EdPlace's Y1 & Y2 Home Learning English Lesson: Apostrophes in Contraction

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Get them started on the lesson below and then jump into our teacher-created activities to practice what they've learnt. We've recommended five to ensure they feel secure in their knowledge - 5-a-day helps keeps the learning loss at bay (or so we think!).

Are they keen to start practising straight away? Head to the bottom of the page to find the activities. 

Now...onto the lesson!


Key Stage 1 statutory requirement for English 
Key Stage 1 students should be able to use both familiar and new punctuation correctly, including full stops, capital letters, exclamation marks, question marks, commas for lists and apostrophes for contracted forms and the possessive


Contractions... Are You in the Know?

Children are first introduced to apostrophes in year 2. Now, if we're honest this is something that most adults can still get wrong. In this article, we'll break down the teaching of apostrophes when looking specifically at using them in contractions.  What's a contraction we hear you ask? We've used four so far in this paragraph alone, which suggests they're a pretty regular occurrence in everyday speech and writing. Follow these easy steps to help you understanding and in turn, help to develop your child’s skills in grammar.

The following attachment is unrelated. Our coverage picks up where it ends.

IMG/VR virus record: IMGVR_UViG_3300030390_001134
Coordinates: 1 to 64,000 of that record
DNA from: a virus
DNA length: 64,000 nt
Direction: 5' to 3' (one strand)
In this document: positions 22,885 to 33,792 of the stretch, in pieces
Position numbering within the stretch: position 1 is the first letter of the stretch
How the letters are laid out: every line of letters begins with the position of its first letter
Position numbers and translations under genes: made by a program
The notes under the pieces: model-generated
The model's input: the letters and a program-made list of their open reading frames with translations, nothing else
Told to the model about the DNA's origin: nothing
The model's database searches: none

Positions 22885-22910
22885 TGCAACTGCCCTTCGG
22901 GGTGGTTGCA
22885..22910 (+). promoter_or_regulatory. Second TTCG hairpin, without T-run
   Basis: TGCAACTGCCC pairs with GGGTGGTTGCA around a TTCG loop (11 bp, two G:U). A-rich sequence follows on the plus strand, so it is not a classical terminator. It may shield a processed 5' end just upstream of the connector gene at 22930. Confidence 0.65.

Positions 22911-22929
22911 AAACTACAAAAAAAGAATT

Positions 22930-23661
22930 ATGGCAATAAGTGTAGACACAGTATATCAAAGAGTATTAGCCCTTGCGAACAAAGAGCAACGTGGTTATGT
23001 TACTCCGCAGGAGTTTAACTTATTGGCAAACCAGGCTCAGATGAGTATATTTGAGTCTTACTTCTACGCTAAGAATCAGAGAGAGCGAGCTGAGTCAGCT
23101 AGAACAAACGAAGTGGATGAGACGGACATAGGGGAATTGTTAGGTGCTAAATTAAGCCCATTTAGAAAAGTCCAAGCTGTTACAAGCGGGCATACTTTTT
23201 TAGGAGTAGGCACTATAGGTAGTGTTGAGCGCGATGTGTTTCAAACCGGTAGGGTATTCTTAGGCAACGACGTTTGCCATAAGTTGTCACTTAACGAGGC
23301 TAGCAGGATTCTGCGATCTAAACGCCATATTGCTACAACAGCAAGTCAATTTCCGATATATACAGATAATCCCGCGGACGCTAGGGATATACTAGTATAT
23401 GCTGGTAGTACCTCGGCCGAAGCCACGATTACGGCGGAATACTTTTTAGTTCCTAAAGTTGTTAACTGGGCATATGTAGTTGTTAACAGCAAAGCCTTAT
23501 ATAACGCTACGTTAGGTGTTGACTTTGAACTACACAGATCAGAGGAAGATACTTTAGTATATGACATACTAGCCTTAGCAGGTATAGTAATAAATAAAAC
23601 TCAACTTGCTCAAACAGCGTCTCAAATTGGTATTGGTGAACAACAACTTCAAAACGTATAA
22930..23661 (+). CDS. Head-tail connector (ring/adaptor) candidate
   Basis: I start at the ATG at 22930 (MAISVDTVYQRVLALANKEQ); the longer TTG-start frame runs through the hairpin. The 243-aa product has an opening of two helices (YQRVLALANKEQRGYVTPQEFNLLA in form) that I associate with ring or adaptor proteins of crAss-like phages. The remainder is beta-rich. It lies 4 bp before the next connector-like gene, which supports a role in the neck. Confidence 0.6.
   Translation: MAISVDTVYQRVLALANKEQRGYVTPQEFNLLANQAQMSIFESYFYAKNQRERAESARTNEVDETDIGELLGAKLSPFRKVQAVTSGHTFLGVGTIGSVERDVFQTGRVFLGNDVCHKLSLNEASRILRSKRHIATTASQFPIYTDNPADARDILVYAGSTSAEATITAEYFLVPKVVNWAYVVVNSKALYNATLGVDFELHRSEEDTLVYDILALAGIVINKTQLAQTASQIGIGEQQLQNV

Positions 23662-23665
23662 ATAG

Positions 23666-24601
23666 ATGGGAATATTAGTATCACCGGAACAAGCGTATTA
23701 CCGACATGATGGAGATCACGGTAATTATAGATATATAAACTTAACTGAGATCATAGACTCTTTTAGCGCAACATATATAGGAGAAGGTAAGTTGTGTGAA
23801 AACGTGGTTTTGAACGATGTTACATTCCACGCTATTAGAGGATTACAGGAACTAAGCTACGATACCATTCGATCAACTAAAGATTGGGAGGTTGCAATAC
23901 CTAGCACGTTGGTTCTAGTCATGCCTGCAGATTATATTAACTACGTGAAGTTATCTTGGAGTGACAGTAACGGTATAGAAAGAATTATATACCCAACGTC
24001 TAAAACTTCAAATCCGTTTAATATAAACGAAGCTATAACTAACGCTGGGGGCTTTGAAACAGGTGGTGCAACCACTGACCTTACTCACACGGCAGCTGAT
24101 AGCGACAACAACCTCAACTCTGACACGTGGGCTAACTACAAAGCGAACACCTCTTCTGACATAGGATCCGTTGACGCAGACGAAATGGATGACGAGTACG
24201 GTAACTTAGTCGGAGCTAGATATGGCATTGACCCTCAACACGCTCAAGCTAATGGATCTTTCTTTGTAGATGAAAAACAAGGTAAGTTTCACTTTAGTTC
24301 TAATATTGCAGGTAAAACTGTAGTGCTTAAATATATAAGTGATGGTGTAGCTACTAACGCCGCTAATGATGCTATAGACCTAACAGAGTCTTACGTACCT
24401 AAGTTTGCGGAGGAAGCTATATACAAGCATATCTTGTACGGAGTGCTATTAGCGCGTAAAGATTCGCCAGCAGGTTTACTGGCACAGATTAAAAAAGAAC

We're sure that if you follow this article through, both you and your child will feel more confident when it comes to:

1) Understand what a contraction is

2) Explain why we use an apostrophe when writing them

3) Apply this skill by correctly punctuated contractions within their writing


Step 1 - Learning the Lingo!

Before we get started it is important that both you and your child understand the terminology that is used when teaching grammar.

The apostrophe is a punctuation mark used to show either possession or to show contraction. You can explain to your child that it looks like a comma that sits up at the top, rather than on the line. Try to find examples in children’s books to show them.

Contractions are used every day by those speaking the English language. They're two words that have been put together to shorten the word, but the meaning stays the same. 

For example:

1) do not becomes don’t

2) should not becomes shouldn’t

Contractions are used a lot in everyday speech, so children will probably be familiar with most of these words but may not know where they come from or the grammatical term ‘contraction’ that is used to describe them.